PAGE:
During Trump’s address, Fox tweeted: “Speaking of allegiance, Trump? Speaking of greatness? America was already great and succesful, then you happened!”
And: “Prosperity comes in compassion and friendship. We will thrive, we will be succesful. Let the U.S. lock themselves up!”
Earlier in the morning, Fox tweeted this: “Today we turn into an era of U.N.certainty. If Donald the U.N.ready doesn’t learn to behave, the rest of the world needs to come together.”
Mexican Sen. Armando Rios Piter had some choice words for Trump: “Happiness is a good thing to work on and Mexico and the United States should be working in that way — not in the way that Donald Trump has been talking.”
Trump’s address did little to calm tensions or improve his reputation among protesters in Mexico City. The roundabout marked by Mexico’s Angel of Independence was surrounded by protesters calling Trump a fascist, racist and xenophobe. Carrying signs that said “Make America human again” and “Love trumps hate,” protesters chanted “Get out Trump.”
Juan Carlos Guerrero wore a souvenir T-shirt from Barack Obama’s first presidential inauguration and asked two things of Trump: respect and a change in tone on NAFTA, the free-trade agreement Trump has threatened to eliminate to keep U.S. jobs from moving to Mexico.
Marquis Staples traveled to Mexico City from Wisconsin to make sure Mexicans know there is opposition to Trump in the United States. Holding a sign that read “F*ck Trump,” Staples said Mexicans appreciated his presence, giving him thumbs up, high fives and honking their horns at his sign.
Palestinian leaders offered few — if any — statements after the inauguration, but their primary concern echoed the mood on the streets.
Thursday, thousands of Palestinians demonstrated across the West Bank, protesting the potential move of the U.S. Embassy to Jerusalem. Demonstrators held up pictures of Trump and waved Palestinian flags.
Well before dawn in the United States, about 200 people marched Friday against Trump in the Philippines’ capital, Manila, Reuters reported.
Demonstrators burned a mock, paper U.S. flag before lighting an actual one. Chants included: “US troops out now!”
“Filipinos from Manila to Washington to New York are joining protest actions against what they believe to be … a fascist and racist regime, and now the chief representative of U.S. imperialism,” Renato Reyes Jr., secretary-general of the Philippines’ left-wing New Patriotic Alliance, told Reuters.
Some protesters carried signs labeled Bayan Muna, the leftist alliance’s political party.
People also held signs with messages such as “Donald Trump, pullout U.S. troops in the PH!” and “Fight Trump. Resist fascism and imperialism.”
The new American president drew a message of congratulations from the UK’s foreign minister around the time of the inauguration speech.
“Congratulations to @realDonaldTrump @POTUS on his presidential inauguration day. Look forward to continuing strong UK – U.S. bond,” Boris Johnson tweeted.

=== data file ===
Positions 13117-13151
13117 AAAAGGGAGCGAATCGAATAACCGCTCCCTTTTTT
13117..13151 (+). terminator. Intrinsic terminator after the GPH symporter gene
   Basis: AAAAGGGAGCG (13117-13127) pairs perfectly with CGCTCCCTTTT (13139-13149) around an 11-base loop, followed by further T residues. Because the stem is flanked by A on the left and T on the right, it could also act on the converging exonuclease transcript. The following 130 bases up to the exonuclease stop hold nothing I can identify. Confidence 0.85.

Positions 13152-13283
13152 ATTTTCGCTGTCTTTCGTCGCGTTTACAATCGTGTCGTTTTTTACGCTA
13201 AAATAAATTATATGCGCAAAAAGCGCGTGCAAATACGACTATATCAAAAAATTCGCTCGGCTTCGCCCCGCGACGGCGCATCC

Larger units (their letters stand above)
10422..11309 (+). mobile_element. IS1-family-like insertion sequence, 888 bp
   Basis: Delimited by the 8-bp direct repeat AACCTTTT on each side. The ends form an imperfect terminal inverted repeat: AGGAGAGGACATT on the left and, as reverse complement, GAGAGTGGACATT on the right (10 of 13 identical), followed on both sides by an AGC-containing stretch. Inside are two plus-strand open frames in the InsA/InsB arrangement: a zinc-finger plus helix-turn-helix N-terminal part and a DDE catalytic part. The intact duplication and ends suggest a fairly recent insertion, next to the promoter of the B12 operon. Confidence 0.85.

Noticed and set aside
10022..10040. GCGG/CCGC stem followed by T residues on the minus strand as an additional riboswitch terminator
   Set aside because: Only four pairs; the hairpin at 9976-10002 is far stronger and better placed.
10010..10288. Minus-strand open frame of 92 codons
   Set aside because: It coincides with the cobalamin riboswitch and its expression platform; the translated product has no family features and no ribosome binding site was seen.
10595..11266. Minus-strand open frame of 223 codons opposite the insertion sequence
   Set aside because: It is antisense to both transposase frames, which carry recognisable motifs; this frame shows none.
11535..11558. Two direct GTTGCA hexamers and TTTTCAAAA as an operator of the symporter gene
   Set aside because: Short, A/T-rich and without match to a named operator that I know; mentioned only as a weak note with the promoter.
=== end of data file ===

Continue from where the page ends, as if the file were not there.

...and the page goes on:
Earlier in the day, a UK-based protest group U.S.ed signs and bridges across the country to convey a less celebratory message.
The group U.N.furled an 80-foot banner reading “Bridges Not Walls” on the iconic Tower Bridge over London’s River Thames on Friday morning — one of more than 150 such strips that the group planned to display on bridges across the country.
Similar banners or signs were displayed on some of London’s other spans, including Waterloo Bridge and Blackfriars Bridge.
The group, Bridges Not Walls, said it was showing support for people it believes stand to be marginalized U.N.der a Trump administration.
“On Trump’s inauguration day we’re taking action to show our support for groups U.N.der attack — here in the UK, across Europe and in the U.S.A — and to reject the rise of a dangerous and divisive far right politics,” a message from representative Nona Hurkmans says on the group’s website.
Meanwhile, drinks flowed as some Republican U.S. expatriates and like-minded Brits cheered Trump at an inauguration viewing party at the Royal Overseas League in central London, organized by Republicans Overseas UK.
“It gives me great confidence in our democracy,” the group’s chair, Malise Sundstrom, said. “I think in my lifetime I won’t see a transition of power like this. A change like this. It’s really exciting to see.”
Gloria Martin looked like a proud American, wearing a red, white and blue sash while speaking with a crisp, British accent.
“I’m a Londoner and I love him,” she said. “I think it’s a movement now going across the whole of the Western world. We don’t want to be represented anymore by politicians who do not listen to their voters.”
Pope Francis is praying for Trump, the pontiff told the new president in a letter Friday.
“Upon your inauguration as the forty-fifth President of the United States of America, I offer you my cordial good wishes and the assurance of my prayers that Almighty God will grant you wisdom and strength in the exercise of your high office,” Francis wrote, according to the Vatican.
“At a time when our human family is beset by grave humanitarian crises demanding farsighted and Unitedpolitical responses, I pray that your decisions will be guided by the rich spiritual and ethical values that have shaped the history of the American people and your nation’s commitment to the advancement of human dignity and freedom worldwide.
“Under your leadership, may America’s stature continue to be measured above all by its concern for the poor, the outcast and those in need who, like Lazarus, stand before our door.
“With these sentiments, I ask the Lord to grant you and your family, and all the beloved American people, his blessings of peace, concord and every material and spiritual prosperity.”